YarnThrough out the year we focused on a different theme each month. We learned about farms by visiting Gateway farm and Yellowroot Farm as well as other farms in the area. We learned all about sheep and wool with our “Sheep to Shawl” theme. We visited the sheep and farmers at Gateway Farm. The children helped wash raw wool, then carded it (a coveted activity!) and helped spin it. While some of the older kids are learning to work with a drop spindle (fantastic for small motor skills that are needed for learning to write), I do most of the spinning. We are working with our wool in other ways as well, such as wet felting and weaving. Other themes we have explored include the Autumn Harvest, Winter Holidays, and finally Spring.

The children have now graduated to the Saplings Program for 5-10 year olds. Thank you all for your support and welcoming the Seedlings into your day-to-day lives.

Tanya Carwyn has been an exploring member at Earthaven for nearly a year and was the program coordinator of the Seedlings program.


Spring wild flowers

by Rae Jean

Spring of 2009 blessed us with many rain showers and a few wet snow flurries. These rain showers have been sorely missed the past few years by numerous beings, including the plants. After a few years of below normal precipitation, the woods at Earthaven came alive with an abundance of woodland flowering plants.

The last few years I located numerous rare and endangered plants. This year many of the usual places where they live have expanded with the emergence of numerous smaller plants. The rain helped spread their wealth, and hence, ours too.

Pink trilliumFirst out, in March the Bloodroot pops up her lovely white flower. No leaf, this she curls around her stalk. You may find her with the flower open for only a few days, and then her leaf unfurls and becomes a wonderful wide hand of green waving at you in the brown duff.

Once the Bloodroot shows, the search begins for others, for the emergence of the Bloodroot is truly a rite of spring in these Appalachian woods.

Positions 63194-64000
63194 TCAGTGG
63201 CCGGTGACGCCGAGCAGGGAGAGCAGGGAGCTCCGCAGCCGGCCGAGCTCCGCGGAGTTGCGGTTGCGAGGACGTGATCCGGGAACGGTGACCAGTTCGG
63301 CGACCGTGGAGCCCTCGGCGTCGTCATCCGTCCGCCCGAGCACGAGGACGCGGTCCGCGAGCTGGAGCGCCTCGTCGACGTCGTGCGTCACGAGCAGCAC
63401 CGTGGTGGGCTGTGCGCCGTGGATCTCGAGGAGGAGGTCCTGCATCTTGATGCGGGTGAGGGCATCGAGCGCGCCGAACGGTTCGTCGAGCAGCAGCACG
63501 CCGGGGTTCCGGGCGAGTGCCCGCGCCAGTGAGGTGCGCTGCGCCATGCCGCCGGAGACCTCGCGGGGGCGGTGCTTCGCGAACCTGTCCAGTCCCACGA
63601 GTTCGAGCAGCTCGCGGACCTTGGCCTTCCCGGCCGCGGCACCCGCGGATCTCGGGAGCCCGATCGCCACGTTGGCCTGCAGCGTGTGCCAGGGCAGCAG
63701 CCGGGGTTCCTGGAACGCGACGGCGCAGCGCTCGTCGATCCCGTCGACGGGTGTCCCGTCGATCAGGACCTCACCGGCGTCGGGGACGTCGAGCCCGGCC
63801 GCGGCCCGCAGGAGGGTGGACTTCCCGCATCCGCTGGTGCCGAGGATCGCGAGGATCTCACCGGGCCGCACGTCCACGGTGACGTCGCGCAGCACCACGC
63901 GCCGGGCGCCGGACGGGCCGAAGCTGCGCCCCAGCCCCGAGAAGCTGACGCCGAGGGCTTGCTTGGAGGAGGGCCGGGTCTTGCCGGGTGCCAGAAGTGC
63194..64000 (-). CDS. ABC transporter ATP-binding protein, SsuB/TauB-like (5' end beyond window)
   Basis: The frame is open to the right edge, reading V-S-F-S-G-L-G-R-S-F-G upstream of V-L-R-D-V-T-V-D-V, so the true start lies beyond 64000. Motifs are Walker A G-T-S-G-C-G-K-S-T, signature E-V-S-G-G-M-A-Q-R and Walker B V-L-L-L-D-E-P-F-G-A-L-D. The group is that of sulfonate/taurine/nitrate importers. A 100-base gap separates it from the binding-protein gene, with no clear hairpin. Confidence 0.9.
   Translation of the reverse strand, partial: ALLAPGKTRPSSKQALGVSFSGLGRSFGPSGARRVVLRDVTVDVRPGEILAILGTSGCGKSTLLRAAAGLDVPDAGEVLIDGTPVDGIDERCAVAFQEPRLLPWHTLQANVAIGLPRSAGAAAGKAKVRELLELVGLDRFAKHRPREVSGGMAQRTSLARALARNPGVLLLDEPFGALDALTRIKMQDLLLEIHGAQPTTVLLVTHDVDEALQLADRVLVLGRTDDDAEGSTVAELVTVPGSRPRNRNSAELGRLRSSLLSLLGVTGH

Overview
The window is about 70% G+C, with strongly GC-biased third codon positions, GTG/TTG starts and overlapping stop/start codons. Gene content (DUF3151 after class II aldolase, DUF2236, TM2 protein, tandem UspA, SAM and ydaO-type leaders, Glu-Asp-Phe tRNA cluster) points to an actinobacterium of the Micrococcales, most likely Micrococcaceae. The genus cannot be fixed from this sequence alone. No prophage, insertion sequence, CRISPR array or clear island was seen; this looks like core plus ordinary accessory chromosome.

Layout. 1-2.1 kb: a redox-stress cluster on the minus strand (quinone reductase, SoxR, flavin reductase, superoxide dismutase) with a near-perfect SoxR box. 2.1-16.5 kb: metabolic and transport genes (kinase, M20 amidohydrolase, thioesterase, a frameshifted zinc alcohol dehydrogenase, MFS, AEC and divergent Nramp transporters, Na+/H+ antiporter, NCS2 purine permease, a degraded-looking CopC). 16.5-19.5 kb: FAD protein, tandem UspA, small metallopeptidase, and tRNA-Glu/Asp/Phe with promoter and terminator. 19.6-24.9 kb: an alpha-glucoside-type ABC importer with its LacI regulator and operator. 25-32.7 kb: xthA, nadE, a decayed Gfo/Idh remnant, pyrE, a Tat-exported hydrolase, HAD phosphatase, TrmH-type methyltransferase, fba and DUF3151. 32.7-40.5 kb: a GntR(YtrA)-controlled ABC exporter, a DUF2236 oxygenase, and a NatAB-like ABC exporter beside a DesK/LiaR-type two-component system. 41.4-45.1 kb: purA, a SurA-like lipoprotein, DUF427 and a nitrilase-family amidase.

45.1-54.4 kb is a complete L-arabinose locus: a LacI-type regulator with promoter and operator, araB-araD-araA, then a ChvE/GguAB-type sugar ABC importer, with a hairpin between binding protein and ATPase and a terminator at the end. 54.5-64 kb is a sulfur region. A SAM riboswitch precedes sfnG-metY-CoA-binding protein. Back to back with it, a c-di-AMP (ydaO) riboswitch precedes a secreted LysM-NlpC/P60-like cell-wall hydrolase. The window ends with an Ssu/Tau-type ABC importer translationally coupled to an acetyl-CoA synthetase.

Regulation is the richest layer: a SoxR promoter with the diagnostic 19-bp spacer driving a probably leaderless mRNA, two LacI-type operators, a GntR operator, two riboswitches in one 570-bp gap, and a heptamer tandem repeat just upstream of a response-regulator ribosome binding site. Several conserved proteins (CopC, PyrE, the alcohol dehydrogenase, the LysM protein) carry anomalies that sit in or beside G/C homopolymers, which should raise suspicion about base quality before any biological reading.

Next come the Trilliums. They, for some reason, always find their way to the middle of a trail each spring. I spent a few years marking them with rocks or sticks, but have succumbed to moving them to another off-trail place nearby. Of course, not all end up in the trail and there are numerous gatherings of these beauties. The red flowered ones are called Wake-robin. Beth root or Birthroot are other names for the white and pink flowered varieties. They tend not to mix but rather to find their own separate patches. Many have increased the size of their patch.

Trout lillyThen the Trout Lilly’s leaves appear, with a low-growing variegated leaf that shimmers in the sun. Its speckled greens pop up in large patches that actually do look like a school of little brook trout swimming on the banks of the creek. Not all the leaves or patches bloom. This year the yellow orange blossom appeared in many more of the patches. A delicate little Lilly that is best appreciated lying on the ground and looking up into the bell of her flower - exquisite. Once these three announce that spring has arrived, Dogwoods and Carolina silver bell trees dot the woods with white while the Poplar trees peek green and the Maples show red.

In a the heat of the summer, many of these woodland flowers will disappear into the earth, and with them, our wishes for a long rest with dreams of Spring showers.

Rae Jean is a full member at Earthaven, and is developing a homestead in the Hawk Hollar neighborhood.


Natural building profile: Pokeberry

(Talk by Chris Farmer to a visitors’ tour, describing the upstairs of the new building at Village Terraces)

Pokeberry buildingChris Farmer and Brian Love are the two main builders of Pokeberry Hill, a two story dwelling built using ecological principles.

Farmer started by noting that many innovative building techniques are used at Earthaven, including a house at Bella Via using cob, adobe brick, and plaster, and the  Medicine Wheel house that uses lots of recycled materials – plywood from pallets, metal beams from railroads, and recycled flooring.

Stud framing

“Brian and I are fans of stud framing. We used 2x6 low-quality poplar felled here at Earthaven for the framing. Studs are the basis of the cheapest, easiest walls and are especially efficient for a complex building with plumbing, electrics, closets, and cabinets. This is a complex building, but the studs went up in a week.”

Q. What about using recycled plastic for framing?